We left Vigan at around 11AM on Easter Monday, 1 April 2013. It took us 15 grueling but fun hours to reach Quezon City because of all the stops we made-- eight in total, not counting the toilet breaks.
Aside from Santa Lucia (previous post), we also dropped by two other churches. The first was the 300-year old Baroque-style Saint John of Sahagun in Candon City, Ilocos Sur. It had a new coat of paint and literally sparkled in the sunlight.
And the other one was San Nicolas de Tolentino in Balaoan, La Union which was built in the early 1800s. People sometimes ask me why many of our bell towers in the Philippines are built some distance from the church's main structure. My theory: Earthquakes.
The sun had already gone down by the time we reached the dried fish stands along the highway in Pangasinan. This is where I bought a bottle of sublimely smelly fermented fish which was confiscated by airport authorities last Sunday on the suspicion that it was a weapon of mass destruction.
Our last pistop was a very late dinner just before midnight at Aling Lucing's in Angeles City, Pampanga-- the cradle of sisig. No egg, no mayo, just chopped up pork face with some onion and chili. It's sisig in its original and purest form. Worth the trip.
I just realised that from Easter Sunday until the 4 April 2103, the travel posse-- Wikireena, Mr. DJ and Bunny Rabbit and I-- were able to visit seven different churches. We started with Saint Paul's Cathedral in Vigan.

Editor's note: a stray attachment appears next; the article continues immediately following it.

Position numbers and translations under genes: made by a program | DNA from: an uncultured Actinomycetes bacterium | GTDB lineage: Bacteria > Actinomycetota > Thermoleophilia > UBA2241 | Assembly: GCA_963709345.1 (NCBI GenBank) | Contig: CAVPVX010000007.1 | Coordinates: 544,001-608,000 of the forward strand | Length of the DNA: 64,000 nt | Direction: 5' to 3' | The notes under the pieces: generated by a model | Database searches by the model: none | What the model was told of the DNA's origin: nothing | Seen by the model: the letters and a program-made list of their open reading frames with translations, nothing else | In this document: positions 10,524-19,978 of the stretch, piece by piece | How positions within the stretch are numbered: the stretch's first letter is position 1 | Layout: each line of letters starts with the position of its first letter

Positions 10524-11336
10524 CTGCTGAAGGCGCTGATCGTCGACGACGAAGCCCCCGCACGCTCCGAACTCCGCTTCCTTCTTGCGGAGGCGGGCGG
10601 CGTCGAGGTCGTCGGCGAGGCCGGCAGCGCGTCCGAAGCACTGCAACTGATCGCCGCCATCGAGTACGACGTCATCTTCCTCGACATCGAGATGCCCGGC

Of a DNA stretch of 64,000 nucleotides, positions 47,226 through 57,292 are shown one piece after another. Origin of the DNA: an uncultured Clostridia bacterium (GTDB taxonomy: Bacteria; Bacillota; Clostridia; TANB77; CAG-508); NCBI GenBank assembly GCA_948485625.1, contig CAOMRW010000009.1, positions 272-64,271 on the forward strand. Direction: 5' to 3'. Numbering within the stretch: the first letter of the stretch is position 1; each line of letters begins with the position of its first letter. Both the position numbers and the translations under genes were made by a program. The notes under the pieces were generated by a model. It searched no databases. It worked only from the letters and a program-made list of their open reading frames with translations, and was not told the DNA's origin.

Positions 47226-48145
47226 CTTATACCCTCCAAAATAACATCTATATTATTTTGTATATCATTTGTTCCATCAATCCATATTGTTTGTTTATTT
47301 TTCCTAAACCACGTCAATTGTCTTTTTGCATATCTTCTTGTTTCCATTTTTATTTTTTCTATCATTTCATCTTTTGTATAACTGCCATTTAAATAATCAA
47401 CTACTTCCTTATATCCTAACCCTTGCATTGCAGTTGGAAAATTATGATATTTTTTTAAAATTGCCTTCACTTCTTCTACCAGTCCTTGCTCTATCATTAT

On Thursday, we went on a field trip to Quiapo and Binondo (next post) and saw the famous Minor Basilica of the Black Nazarene a.k.a. Saint John the Baptist Parish which attracts millions of devotees every 9th of January...
As well as the quirkily asymmetrical Santa Cruz Church with a basketball court in front.
I wasn't able to take a picture of the most important of the lot, the Minor Basilica of Saint Lorenzo Ruiz in Binondo. The blisteringly hot day fried my brain cells and I just couldn't figure out how to take a good shot. There were ugly electrical wires everywhere and crossing the street to shoot the facade involved risking one's life.
So why all the old churches? It's about the architecture, baby.
We Filipinos, unfortunately, are not very good at preserving our architectural heritage. Too often, monuments and shrines are not well maintained, classic old buildings are being torn down (SM, I'm talking to you!) and heritage homes are left to rot. In our hurry to catch up to the future, we very rarely look after reminders of our past. Except for churches.
The great architect Frank Lloyd Wright said, "The mother of art is architecture. Without an architecture of our own, we have no soul of our own civilization."